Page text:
“There are fears that the Russians have a list of Ukrainian LGBT activists and organisations, who could really suffer, and I think that Kyiv Pride would be on that list,” shares Maksim. “There’s been a lot of situations where anti-gay Russian propaganda has used our video campaigns or our words for their negative content, so they will be aware of us. They are really angry that Ukraine is freer a country in terms of human rights, and they will try and stop that.”
Maksim is quick to recognise that Ukraine itself still has some way to go in terms of rights for its LGBTQ+ community. Currently, no legal recognition exists for same-sex marriage and adoption by same-sex couples is banned. However, the country has made huge advances over the last decade, including consideration to add sexual orientation and gender identity to an existing hate crimes law. KyivPride has been a key player in the progression.
“We have a 10-year history of Pride marches, and as you know, in Russia, the situation is like the opposite. KyivPride started in 2012 as a reaction to the anti-gay propaganda in Ukraine. It was a small event for around 30 people, but after the Revolution of Dignity [the overthrowing of the previous Ukrainian government in 2014] the human rights movement became more powerful and Pride has become bigger and bigger, it went up to 7000 people in 2021, with lots of support from politicians and the media. Our human rights have been better since Ukraine started a route to the European Union, we’ve made so much progress in such a short time and we are afraid to lose all that hard work because Russia does not support the same human rights values.”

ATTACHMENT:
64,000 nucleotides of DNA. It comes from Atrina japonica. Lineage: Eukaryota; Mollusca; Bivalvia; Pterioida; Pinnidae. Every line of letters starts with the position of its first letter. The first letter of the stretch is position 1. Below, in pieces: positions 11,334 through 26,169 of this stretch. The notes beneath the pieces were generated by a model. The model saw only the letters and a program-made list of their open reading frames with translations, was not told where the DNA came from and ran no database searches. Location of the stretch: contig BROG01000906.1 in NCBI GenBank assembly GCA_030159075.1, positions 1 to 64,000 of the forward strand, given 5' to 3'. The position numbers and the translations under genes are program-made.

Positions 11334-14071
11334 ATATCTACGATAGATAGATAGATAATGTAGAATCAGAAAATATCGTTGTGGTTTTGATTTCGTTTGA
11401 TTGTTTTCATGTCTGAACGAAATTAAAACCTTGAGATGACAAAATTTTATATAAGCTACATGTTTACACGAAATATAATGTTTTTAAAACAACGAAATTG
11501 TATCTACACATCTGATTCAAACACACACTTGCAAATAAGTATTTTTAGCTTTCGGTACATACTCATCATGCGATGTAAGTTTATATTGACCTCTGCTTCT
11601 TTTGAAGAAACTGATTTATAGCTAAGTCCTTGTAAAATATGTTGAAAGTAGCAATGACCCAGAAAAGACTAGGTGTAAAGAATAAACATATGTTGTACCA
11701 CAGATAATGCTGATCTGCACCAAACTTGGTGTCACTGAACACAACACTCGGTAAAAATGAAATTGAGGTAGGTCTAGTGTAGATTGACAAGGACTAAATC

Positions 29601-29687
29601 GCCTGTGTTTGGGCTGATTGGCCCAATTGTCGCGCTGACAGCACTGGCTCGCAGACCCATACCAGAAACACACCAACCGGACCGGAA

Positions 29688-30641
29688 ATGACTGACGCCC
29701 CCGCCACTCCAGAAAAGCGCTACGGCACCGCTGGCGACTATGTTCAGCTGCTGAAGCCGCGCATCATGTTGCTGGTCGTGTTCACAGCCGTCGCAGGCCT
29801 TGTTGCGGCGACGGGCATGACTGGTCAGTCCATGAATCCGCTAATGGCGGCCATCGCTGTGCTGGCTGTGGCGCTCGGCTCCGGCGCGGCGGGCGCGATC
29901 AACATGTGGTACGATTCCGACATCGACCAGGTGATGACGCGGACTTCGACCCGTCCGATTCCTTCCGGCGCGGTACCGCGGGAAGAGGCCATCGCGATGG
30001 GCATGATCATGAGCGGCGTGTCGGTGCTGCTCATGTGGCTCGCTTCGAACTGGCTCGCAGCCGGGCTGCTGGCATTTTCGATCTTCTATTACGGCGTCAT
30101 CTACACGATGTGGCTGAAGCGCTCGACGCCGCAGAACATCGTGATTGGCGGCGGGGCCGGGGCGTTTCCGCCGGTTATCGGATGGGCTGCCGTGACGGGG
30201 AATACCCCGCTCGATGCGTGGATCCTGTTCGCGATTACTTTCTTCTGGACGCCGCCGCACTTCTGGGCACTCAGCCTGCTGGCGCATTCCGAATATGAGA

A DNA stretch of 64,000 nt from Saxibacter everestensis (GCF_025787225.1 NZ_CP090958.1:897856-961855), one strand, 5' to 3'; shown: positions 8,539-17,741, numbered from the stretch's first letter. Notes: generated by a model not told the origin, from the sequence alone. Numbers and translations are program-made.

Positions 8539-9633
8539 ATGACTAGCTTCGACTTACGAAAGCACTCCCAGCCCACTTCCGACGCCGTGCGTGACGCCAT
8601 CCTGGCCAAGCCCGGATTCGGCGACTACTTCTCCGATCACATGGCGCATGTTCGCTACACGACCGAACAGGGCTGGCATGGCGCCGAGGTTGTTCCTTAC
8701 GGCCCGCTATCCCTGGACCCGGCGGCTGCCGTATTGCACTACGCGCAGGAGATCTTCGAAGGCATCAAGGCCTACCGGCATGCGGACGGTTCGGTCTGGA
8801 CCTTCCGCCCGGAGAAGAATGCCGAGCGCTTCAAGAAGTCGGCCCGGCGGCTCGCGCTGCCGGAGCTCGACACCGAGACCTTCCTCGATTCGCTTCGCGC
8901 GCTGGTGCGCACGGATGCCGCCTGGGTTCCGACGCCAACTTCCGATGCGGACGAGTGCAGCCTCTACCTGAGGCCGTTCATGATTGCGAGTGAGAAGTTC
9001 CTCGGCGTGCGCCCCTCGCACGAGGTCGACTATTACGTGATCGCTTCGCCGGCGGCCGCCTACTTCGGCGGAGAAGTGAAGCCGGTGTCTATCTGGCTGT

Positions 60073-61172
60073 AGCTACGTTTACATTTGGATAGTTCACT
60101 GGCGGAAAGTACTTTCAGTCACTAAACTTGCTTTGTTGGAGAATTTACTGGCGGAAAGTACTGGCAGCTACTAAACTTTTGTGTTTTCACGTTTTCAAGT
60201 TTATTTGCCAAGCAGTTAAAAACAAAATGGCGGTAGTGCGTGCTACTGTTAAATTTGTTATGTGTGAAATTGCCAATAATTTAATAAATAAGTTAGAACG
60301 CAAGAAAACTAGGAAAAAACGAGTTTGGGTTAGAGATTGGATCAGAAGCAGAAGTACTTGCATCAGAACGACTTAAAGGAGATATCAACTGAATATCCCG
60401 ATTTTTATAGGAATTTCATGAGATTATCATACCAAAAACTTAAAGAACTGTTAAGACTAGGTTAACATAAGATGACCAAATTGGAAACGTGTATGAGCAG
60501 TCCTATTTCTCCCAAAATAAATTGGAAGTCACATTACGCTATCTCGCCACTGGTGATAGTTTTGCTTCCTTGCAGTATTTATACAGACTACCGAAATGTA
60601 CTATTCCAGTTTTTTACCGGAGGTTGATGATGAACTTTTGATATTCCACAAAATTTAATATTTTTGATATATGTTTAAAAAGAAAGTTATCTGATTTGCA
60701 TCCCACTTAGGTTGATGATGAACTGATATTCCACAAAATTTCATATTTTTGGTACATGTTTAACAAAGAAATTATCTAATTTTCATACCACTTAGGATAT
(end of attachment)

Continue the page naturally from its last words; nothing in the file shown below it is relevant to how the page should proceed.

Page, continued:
KyivPride is now using its platform to aid war efforts, with most of the team still based in Kyiv. “Our team is working online from their places but because of the sirens every hour they have to relocate themselves to the metro stations, and they sleep there overnight, so can only be online sometimes,” he says. “We connect with each other to help each other mentally and to support each other and help other people in our community.”
KyivPride are helping by raising funds for the military and helping to connect people from the LGBTQ+ community in Ukraine with those offering refuge in bordering countries.
“We are helping people who have decided to leave, we’ve received messages from the community in Poland, Slovenia, Czech Republic and Germany who are ready to help and house queer people. But we don’t have lots of people leaving, most want to stay and help and fight,” explains Maksim, who has worked for KyivPride for 10 years. “We are all ready to fight to protect our country, we are sharing news on our platform on how to help with donations for the army, and we’re trying to help LGBT members of the military.”
Maksim says that even those of us that are miles away can help. “You can share information on your social media, you can also donate money through the organisation to help the military effort and relocating people, and also you can push your own government to provide more sanctions on Russia and also protest in your streets.”
He continues: “We asked our audience to put the Ukrainian flag on their own avatar picture on Instagram and people from across the world have done it, It’s simple, but it shows that we are united and It really helps us to stay positive, it really does help us to see your support on social media.”